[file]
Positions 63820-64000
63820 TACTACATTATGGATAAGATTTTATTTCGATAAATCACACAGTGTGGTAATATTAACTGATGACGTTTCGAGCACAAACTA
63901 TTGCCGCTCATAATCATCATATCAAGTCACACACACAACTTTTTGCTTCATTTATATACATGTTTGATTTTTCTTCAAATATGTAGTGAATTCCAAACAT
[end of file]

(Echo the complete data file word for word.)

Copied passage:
Positions 63820-64000
63820 TACTACATTATGGATAAGATTTTATTTCGATAAATCACACAGTGTGGTAATATTAACTGATGACGTTTCGAGCACAAACTA
63901 TTGCCGCTCATAATCATCATATCAAGTCACACACACAACTTTTTGCTTCATTTATATACATGTTTGATTTTTCTTCAAATATGTAGTGAATTCCAAACAT